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Lou Really Got Me: Harrison's newest composition was the 'pièce de résistance' of New Music Works' last program.

Rolling Over Beethoven

Long live the New Music Works revolution

By Scott MacClelland

AFTER YEARS of slaving away at presenting classical music that actually matters, New Music Works' artistic director Phil Collins probably had little clue that his vision was on the verge of finally winning the respect it deserved. But a full-house audience last Saturday at Veterans' Memorial made it clear that Collins' time has come.

New Music Works has been getting it done around here for quite a while now. At first glance, the Cabrillo Music Festival and UC-Santa Cruz would seem to have provided fertile local ground for the cause of new music, but somehow they've both fallen short of Collins' sharply defined dedication to innovation and originality among--principally--important West Coast composers.

But something far more significant recently took place that was entirely beyond Collins' control: The classical music recording industry died. Many of today's biggest concert artists have turned over their recording contracts largely to crossover or folk or pop, among them violinist Joshua Bell, cellist Yo-Yo Ma and guitarist John Williams. As classical orchestras (outside of the largest metropolitan areas) are finding it harder and harder to attract younger audiences, new music has suddenly taken off. Specialists in the field, including the big names like Philip Glass and the Kronos Quartet, will attract ticket buyers who never go to classical concerts. It's as if the end of the 20th century closed a door between the older generation that now uses classical radio as background music and a younger breed who are hungry for live, new concert music no matter how ultimately ephemeral it may be.

Out With the Old School

Collins' concert last weekend nailed all this home even harder than intended as it punctuated a new-paradigm program of Lou Harrison, Dan Wyman and Allen Strange with a rapidly fading echo of yesteryear, Hans Werner Henze's guitar concerto "To an Aeolian Harp." An audacious lion of new music during the 1950s and '60s, Henze sounds in this 1986 piece like a tired rehash of Arnold Schoenberg in the second decade of the 20th century. The work is both atonal and structurally obscure, a formula that forces the listener to work hard to get it. This was no fault of the performance by soloist David Tanenbaum or the orchestra under Collins' direction. Henze's technique, like Schoenberg's, was to use a highly colorful orchestra in place of tonal harmonies and classical architecture.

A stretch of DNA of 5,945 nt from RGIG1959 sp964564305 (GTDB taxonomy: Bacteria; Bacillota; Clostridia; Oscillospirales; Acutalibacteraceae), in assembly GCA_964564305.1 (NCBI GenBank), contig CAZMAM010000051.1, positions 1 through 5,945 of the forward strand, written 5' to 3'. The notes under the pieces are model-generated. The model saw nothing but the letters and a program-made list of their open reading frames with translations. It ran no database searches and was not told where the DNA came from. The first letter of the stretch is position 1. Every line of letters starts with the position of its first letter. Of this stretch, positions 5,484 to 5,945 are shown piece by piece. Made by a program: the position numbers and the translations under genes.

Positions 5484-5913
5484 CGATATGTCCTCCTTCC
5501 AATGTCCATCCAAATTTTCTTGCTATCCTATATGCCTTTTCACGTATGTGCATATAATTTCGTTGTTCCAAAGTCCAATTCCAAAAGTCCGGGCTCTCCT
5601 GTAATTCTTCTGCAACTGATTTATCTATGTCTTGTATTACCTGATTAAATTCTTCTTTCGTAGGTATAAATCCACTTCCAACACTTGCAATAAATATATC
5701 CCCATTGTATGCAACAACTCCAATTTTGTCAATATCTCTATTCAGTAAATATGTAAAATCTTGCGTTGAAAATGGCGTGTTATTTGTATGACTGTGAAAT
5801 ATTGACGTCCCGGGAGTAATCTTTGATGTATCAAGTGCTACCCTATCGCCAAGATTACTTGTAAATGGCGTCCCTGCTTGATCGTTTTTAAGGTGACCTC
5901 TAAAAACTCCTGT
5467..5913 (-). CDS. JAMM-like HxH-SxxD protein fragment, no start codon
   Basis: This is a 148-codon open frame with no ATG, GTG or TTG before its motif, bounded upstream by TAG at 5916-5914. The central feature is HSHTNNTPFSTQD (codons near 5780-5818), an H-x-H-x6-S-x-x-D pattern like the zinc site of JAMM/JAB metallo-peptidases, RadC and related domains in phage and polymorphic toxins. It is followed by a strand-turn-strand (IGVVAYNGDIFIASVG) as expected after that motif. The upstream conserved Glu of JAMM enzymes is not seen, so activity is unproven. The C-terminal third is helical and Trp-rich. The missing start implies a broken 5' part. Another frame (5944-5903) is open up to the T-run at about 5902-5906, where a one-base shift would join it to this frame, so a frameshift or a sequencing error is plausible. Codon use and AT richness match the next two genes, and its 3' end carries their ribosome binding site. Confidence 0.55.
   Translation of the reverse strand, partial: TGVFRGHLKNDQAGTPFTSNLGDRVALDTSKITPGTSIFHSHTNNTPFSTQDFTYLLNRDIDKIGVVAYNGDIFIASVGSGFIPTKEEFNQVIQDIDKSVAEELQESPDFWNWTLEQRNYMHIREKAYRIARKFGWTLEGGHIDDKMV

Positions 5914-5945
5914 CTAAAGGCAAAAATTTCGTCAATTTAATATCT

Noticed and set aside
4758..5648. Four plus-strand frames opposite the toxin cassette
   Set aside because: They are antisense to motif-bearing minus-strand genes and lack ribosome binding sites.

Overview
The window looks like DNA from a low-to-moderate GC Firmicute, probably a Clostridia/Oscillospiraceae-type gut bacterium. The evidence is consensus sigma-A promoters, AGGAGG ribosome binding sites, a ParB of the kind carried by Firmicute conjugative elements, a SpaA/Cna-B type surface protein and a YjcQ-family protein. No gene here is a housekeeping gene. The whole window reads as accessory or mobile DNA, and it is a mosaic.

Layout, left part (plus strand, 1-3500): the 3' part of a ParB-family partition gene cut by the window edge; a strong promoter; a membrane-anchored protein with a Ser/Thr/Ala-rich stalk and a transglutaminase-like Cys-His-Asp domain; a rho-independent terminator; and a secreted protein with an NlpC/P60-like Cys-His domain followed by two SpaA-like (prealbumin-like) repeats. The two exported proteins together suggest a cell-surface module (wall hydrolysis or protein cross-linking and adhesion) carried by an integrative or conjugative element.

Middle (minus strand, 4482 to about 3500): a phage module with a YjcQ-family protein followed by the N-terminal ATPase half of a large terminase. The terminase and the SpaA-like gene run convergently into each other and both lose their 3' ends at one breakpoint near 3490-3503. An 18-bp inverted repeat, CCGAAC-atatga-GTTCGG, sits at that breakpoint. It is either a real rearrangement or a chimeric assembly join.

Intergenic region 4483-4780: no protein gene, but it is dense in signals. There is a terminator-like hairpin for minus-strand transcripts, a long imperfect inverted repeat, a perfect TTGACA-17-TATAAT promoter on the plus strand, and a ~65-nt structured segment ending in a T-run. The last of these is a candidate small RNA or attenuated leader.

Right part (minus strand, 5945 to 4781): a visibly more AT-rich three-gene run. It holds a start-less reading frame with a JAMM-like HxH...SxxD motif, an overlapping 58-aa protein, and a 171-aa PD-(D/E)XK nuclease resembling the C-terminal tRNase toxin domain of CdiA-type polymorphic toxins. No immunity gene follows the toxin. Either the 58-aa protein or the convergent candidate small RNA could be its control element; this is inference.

While it has been popular in recent years to inflect (and soften) music like this with "romantic" phrasing, Collins made no such concessions, allowing the music to speak through his musicians. While Tanenbaum pulled off a faithful commitment to his concertante role, the 15-piece orchestra, including low flutes, strings from the violin and viol families, oboe d'amore, harp and percussion, created an often-dense, sometimes self-annihilating texture that craved more air than the composer allowed it to get.

In With the Lou School

Tanenbaum got his real chance to shine in Lou Harrison's Scenes from Nek Chand (2002), a solo in three movements for National steel guitar, a full-bodied slide guitar that gave the artist many opportunities for expressive portamento, that sensual component of Asian music that Western classical rejects almost universally. Harrison calls the movements Leaning Lady, Rock Garden (a 'stampede' dance) and Sensuous Arcade, all inspired by sculptor Nek Chand's astonishing rock garden in Chandigarh. Like much of Harrison's music, the finale fashions improvisations on a mode.

Harrison's Music for Violin and Various Instruments (1967) featured an extensive solo by violinist Cynthia Baehr, with each of the other four musicians alternating on mbira (thumb piano), percussion, keyboard and psaltery. (A drone provided a "rudder" for some of the violin melodies, as Harrison explained during a preconcert talk.) Even when meditating, Harrison's music graciously finds a way to define a beginning and an end, a no-brainer that inexplicably manages to escape the consciousness of many contemporary composers.

Despite its extensive Webern-style aphorisms and lack of repetition, DanWyman's Discourse: Beyond Words (2002) for saxophone and chamber ensemble framed its 20 concentrated minutes with a clear point of departure and, ultimately, a jazzy dance reminiscent of Milhaud's Creation of the World. William Trimble led the dialogue from the soprano sax in this NMW-commissioned world premiere. (More than any other this worthy work seems to have inspired the program's title, "Free-Range Viruosities.")

Allen Strange's King of Handcuffs, a thoroughly witty "Ragtime for Harry," capitalized on the jocular minimalism of John Adams (as opposed to the grimly determined variety by Steve Reich and the mind-numbing noodlings of Philip Glass). With violin, cello, flute, clarinet and percussion under Collins' lead, tenor Brian Staufenbiel--suited up like a New York street cop--recited the legendary tale of Harry Houdini, stripped naked and searched, then handcuffed and shackled, only to free himself within four minutes to the amazement of a cohort of constables.

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From the May 15-22, 2002 issue of Metro Santa Cruz.

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